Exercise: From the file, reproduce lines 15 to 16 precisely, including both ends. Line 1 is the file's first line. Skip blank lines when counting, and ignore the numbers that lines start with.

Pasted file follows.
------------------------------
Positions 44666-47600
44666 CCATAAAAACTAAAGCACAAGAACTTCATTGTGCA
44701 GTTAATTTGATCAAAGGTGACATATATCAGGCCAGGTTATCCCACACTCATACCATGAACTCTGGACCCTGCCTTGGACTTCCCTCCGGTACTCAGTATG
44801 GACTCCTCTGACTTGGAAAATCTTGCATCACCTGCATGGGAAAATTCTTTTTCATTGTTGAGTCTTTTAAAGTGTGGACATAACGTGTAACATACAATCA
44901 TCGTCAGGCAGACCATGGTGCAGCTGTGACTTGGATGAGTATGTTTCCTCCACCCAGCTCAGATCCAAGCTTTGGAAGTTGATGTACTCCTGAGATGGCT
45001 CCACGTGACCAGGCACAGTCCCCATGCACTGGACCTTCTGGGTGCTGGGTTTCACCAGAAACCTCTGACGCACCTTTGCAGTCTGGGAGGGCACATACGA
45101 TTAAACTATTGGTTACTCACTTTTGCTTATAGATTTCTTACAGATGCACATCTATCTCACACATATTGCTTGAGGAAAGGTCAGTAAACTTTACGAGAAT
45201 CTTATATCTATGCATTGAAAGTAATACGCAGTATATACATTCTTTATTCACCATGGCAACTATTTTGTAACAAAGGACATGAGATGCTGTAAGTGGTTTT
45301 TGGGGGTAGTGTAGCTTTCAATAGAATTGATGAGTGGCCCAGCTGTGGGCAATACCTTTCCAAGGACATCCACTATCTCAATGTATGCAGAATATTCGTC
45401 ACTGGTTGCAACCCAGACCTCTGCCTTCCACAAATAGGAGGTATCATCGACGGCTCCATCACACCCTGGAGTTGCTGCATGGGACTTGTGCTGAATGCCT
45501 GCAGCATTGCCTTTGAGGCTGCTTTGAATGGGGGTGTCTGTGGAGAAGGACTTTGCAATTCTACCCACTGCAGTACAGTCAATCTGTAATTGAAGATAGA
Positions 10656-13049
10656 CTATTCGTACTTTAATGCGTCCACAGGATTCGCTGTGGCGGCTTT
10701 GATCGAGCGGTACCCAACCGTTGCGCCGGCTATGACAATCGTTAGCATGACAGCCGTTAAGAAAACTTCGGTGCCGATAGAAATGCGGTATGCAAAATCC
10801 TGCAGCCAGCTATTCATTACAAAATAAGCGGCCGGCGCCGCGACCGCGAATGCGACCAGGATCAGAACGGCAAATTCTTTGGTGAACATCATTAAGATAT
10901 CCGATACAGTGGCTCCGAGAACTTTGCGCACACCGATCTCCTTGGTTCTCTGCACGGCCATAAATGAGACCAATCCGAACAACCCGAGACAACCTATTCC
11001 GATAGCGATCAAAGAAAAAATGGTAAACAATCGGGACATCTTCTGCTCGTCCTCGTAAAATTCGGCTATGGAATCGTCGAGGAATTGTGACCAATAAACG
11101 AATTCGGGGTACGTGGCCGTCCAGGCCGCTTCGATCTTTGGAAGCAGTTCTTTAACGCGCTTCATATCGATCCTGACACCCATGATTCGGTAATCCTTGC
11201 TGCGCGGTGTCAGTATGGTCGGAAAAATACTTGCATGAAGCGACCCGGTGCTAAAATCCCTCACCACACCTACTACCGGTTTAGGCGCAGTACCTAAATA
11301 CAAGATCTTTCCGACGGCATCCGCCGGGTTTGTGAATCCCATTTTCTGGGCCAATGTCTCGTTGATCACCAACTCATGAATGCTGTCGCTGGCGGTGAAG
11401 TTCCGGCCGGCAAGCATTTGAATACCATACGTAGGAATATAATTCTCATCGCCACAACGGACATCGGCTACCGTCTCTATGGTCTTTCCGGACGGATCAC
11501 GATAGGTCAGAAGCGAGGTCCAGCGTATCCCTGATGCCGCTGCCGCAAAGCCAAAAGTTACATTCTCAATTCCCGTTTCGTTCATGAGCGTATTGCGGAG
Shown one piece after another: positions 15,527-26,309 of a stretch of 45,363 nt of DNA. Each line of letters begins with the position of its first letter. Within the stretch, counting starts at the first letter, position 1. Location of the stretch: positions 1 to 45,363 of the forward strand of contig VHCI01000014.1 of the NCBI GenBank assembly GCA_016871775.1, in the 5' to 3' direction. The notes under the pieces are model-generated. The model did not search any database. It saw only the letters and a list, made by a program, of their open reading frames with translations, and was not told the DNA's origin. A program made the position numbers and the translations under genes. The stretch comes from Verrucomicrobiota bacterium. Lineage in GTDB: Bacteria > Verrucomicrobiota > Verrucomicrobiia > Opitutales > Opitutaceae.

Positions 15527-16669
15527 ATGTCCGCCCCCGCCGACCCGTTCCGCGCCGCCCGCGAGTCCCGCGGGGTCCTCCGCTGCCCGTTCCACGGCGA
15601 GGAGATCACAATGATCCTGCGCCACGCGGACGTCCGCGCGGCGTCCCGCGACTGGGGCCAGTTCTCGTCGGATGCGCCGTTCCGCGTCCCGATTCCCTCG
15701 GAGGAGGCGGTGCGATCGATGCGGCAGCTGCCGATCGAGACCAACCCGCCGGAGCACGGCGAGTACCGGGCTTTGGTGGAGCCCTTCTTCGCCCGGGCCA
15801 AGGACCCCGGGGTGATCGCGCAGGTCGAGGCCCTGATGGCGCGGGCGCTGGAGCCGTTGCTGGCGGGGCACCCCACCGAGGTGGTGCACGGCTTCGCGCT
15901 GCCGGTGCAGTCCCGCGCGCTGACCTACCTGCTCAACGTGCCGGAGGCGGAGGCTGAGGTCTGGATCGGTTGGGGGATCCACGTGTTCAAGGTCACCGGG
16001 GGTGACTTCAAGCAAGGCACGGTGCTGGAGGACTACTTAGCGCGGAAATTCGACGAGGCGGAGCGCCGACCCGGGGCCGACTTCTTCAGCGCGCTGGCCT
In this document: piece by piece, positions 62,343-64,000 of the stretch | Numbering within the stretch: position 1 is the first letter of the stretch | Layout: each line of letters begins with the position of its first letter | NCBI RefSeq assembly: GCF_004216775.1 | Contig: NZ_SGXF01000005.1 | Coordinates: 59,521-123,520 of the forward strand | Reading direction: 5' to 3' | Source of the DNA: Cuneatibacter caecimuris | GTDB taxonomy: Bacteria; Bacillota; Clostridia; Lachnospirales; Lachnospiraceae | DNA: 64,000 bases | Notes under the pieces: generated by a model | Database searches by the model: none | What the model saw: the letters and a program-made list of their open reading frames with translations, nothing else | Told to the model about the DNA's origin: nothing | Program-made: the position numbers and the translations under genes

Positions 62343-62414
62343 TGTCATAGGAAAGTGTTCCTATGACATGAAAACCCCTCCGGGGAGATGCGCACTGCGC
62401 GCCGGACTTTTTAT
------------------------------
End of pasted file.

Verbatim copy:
10801 TGCAGCCAGCTATTCATTACAAAATAAGCGGCCGGCGCCGCGACCGCGAATGCGACCAGGATCAGAACGGCAAATTCTTTGGTGAACATCATTAAGATAT
10901 CCGATACAGTGGCTCCGAGAACTTTGCGCACACCGATCTCCTTGGTTCTCTGCACGGCCATAAATGAGACCAATCCGAACAACCCGAGACAACCTATTCC